For those of you that have not read the basic background on this gridstone, please visit:

1.) Is it a geofact or an artifact?
This is a question that should be asked anytime that you pick a wierd looking stone...We at SRAC have people every week asking us to look at a stone that looks like it is something to the person that found it - and many times it is just a funny looking rock that was made by nature...

Honestly there were a couple of people who said that they absolutely think that this stone's markings were naturally made.

On the other hand, I have had many more say that they absolutely believe that the markings are man-made.

My opinion is that that I believe that it is man-made...and I think after I show you more that I have discovered, you will too.

2.) Is it a turtle effigy?

As many of you know the turtle plays an important role in many of the creation stories and belief systems in Native American cultures.

To tell you the truth the size and shape of the stone makes it feel like a turtle when you grab it with two hands and pick it first glance, this seems quite possible.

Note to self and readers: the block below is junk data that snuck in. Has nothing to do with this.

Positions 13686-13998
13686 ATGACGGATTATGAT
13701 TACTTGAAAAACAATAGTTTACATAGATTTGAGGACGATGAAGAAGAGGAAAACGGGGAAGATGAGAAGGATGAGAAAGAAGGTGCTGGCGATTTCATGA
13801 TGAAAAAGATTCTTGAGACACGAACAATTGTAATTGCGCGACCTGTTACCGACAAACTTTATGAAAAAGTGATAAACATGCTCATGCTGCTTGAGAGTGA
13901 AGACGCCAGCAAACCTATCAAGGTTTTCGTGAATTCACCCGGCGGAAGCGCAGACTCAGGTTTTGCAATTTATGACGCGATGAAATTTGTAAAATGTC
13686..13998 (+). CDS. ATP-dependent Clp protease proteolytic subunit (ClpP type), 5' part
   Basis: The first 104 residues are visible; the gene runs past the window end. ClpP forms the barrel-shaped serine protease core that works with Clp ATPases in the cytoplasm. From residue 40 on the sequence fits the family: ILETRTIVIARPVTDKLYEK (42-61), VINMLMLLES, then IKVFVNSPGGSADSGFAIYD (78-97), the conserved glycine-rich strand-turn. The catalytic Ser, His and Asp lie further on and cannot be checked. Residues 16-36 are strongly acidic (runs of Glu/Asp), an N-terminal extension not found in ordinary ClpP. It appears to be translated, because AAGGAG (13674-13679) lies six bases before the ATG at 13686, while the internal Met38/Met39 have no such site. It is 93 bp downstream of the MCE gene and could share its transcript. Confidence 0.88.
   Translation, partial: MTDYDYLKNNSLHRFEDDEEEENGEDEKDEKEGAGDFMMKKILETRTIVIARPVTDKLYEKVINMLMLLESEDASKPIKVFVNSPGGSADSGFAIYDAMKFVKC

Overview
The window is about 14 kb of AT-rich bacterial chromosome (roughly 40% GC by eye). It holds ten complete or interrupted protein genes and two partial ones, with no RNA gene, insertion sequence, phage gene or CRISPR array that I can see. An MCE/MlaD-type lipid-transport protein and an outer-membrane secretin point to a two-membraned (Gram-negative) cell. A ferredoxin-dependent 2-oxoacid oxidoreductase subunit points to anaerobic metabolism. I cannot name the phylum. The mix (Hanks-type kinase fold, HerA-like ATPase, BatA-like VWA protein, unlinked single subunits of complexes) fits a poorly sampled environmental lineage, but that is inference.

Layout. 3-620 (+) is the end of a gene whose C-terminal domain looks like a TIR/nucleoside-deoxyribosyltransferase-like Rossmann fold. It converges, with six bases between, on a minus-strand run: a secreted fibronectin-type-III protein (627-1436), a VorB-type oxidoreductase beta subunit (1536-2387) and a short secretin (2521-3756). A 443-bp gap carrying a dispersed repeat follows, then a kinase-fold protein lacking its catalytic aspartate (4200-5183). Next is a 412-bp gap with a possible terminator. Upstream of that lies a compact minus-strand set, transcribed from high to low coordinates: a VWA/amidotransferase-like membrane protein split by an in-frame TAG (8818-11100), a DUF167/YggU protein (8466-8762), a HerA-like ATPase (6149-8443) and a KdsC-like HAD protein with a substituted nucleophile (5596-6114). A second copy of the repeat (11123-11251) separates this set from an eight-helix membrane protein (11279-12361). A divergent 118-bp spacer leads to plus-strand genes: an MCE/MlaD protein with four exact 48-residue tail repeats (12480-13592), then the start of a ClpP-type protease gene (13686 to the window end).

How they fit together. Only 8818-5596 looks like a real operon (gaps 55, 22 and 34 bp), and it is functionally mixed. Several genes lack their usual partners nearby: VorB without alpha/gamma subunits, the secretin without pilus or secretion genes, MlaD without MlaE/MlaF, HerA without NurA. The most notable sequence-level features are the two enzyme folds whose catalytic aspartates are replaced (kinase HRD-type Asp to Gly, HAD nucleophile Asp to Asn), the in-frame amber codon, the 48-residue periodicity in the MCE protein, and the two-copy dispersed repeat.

3.) Is the grid stone a ceremonial tablet?

While you may look at this stone and think that it looks alot like our grid stone, you need to know one thing. That is, the largest "tablets" that I know of seem to be around 4 to 5 inches in diameter, and could be easily carried. Our stone is 0ver ten inches at it's widest point, and at least two inches thick. It is also pretty heavy...taking two hands to carry for the average person, and certainly nothing that you want to carry very far...(which is why I didn't take it to WIsconsin to the Man Mound ceremony last August.)

The thing that makes you think that this may just have something to it is that it was found at Spanish Hill, which has 230 foothigh steep sides and had ten acres enclosed with an interior ditch on it's flat top. The interior ditch - I am told absolutely means it was a ceremonial enclosure up there...

So because I am no specialist on tablets, my question is- Are there any tablets as large as ours? I have not seen any yet. This makes me skeptical even though I know that many artifacts and skeletons found in our region were said to be alot larger than average.